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Three degrees of lunacy

While researching for my weekly CNE Environment column I came across a barking mad website. This led me to another loony story. Unfortunately, neither of these would do for an environment column that is meant to present a credible analysis of the eco-fascist movement.

So I ended up with this story from the French TV station TF1. In what has to be the most perfect economic suicide note since the 1920 Soviet Constitution, the French National Assembly has voted to amend the French constitution so as to enshrine the precautionary principle by 328 votes to 10. This could make any future government decision to deregulate anything illegal.

It is a shame that the precautionary principle is not applied to government regulation: in the absence of any overwhelming proof that it will work, such regulation ought to be prohibited. One might expect such lunacy in the French Assembly to be supported by the extreme left and the Green parties (there are several of these in France). But no.

The “centre-right” parties of the UMP and the UDF voted in favour, the Socialists and the Communists abstained, and the Greens voted against.

If this was appeasement, it failed. So which story was the barmiest?

8 comments to Three degrees of lunacy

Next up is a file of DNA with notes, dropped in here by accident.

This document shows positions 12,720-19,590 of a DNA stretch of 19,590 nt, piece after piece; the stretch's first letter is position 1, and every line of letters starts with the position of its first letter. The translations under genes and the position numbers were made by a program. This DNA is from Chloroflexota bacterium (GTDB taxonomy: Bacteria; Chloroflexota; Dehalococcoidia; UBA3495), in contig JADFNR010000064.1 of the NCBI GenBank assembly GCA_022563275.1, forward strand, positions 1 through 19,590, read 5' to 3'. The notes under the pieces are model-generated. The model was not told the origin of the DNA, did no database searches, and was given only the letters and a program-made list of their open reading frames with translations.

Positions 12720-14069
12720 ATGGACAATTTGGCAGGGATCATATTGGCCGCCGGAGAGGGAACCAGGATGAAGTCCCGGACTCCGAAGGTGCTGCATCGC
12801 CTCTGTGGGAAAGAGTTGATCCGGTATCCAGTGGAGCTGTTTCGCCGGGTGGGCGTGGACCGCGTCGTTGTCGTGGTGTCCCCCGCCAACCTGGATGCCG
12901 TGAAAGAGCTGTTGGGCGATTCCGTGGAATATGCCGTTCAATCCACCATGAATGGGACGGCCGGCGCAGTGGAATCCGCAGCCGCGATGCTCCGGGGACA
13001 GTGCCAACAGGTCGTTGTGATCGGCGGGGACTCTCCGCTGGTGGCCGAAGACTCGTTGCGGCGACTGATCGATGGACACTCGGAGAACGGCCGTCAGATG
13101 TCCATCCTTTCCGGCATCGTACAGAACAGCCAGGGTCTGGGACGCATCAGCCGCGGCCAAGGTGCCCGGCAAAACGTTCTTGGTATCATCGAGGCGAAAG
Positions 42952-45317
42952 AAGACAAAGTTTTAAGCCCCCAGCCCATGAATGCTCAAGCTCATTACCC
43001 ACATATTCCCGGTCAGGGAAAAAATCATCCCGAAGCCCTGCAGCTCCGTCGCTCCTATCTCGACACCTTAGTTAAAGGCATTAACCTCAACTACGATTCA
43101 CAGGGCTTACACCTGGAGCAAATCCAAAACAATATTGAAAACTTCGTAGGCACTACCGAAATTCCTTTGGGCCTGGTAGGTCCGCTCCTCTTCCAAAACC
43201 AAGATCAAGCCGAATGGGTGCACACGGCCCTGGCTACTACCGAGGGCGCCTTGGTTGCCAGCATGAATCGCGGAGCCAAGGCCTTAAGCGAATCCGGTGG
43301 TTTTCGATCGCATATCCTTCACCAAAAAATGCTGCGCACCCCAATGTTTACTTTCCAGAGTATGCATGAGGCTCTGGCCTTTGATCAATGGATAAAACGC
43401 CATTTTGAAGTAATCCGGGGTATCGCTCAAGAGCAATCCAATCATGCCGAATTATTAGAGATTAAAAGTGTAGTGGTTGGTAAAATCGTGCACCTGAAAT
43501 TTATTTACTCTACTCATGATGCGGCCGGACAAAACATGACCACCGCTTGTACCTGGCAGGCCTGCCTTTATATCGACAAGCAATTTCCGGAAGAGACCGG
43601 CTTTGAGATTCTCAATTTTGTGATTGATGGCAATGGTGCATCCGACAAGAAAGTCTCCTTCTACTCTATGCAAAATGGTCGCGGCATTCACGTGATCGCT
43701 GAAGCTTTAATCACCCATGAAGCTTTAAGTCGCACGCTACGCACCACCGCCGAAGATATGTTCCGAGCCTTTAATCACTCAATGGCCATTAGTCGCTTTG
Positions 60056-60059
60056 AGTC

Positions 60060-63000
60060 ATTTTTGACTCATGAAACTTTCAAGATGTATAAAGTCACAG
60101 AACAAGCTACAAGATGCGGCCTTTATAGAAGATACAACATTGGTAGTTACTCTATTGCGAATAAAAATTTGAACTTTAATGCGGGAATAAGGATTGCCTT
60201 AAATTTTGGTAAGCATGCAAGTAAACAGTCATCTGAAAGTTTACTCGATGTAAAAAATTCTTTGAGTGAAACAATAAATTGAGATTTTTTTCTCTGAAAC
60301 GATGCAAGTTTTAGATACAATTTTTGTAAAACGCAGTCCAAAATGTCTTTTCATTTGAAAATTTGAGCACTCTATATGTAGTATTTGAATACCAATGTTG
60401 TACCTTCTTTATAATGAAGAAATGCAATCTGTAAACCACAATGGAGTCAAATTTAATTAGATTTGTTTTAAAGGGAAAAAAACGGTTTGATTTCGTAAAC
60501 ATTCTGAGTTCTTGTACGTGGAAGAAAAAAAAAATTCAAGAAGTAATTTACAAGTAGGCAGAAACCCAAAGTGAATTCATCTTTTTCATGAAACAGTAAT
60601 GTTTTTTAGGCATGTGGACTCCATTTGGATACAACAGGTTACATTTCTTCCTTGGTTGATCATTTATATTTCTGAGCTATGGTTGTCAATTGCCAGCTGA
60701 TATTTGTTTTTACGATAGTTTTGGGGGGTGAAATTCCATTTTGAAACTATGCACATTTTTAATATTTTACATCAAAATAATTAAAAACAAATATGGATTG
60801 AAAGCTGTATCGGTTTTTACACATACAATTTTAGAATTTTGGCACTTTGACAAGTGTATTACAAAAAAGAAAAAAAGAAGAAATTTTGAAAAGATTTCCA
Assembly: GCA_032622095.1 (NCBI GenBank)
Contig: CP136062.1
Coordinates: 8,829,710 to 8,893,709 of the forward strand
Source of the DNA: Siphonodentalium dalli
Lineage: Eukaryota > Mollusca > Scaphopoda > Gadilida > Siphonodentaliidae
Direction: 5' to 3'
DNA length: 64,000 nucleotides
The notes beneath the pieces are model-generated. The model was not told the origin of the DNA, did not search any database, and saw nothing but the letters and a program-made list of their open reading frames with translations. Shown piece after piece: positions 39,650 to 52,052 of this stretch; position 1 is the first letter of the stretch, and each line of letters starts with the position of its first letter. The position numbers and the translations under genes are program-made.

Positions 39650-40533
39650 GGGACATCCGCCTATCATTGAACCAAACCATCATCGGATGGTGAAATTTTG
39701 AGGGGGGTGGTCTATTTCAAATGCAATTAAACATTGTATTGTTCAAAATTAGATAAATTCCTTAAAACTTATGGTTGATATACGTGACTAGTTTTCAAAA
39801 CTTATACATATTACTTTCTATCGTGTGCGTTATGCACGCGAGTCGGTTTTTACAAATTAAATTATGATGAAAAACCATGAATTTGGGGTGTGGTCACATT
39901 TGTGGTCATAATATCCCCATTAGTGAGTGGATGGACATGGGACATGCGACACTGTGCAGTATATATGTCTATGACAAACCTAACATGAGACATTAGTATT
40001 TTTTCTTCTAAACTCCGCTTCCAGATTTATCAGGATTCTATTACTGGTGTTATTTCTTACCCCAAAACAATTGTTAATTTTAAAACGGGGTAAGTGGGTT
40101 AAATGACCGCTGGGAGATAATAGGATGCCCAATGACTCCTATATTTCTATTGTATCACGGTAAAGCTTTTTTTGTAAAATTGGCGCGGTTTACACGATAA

• Walter Wallis

    I have always advocated application of the precautionary principle to the application of the precautionary principle.

  • And I to laws, and government.

  • c colbert

    It is clear to me that the French phrase ‘Centre-Right’ can best be translated into English (or American) as ‘Neo-Marxist’.

    Could someone provide a synopsis of this TF1 article in English?

  • Edmund Burke

    Basically the law introduces the right for citizens to live in an environment that is stable (or balanced) and not harmful to their health. This is in the preamble to the Constition alongside such other constitunial rights as the rights of man of 1789 and economic and social rights of 1946.
    Two primary principles are involved, that of precaution and contribution to repair to damage caused to the environment. However the polluter pays principle was distinctly omitted.
    The law has now to be passed by the Senate, and ratified by either referendum or both houses sitting together in Versailles chanting Kumbaya.

  • Harry

    Good. I hope they follow this up with amendments banning electricity and workweeks longer than 10 hours.

  • Thanks for the first 2 links. It makes my day to discover even more people who are completely barking mad.

  • M. Simon

    At first I thought this was a joke or parody.

    Now i’m just amused. I hope it passes.

    BTW does the French assembly have a position on costal tides or the length of the day?

  • I miss French TV. The constant, numbing, comforting reminders that the rest of the world envied us….while the best and brightest emigrate steadily. (At least it used to be the best and brightest; you can find French bus drivers in the UK and Ireland these days; and they don’t want to go back).

    As opposed to the US media, who thrives explaining how and why and where and when people “hate us”…..while a million line up at the door every year and who knows how many risk their lives in containers and across borders in the desert to get in.

    Go figure.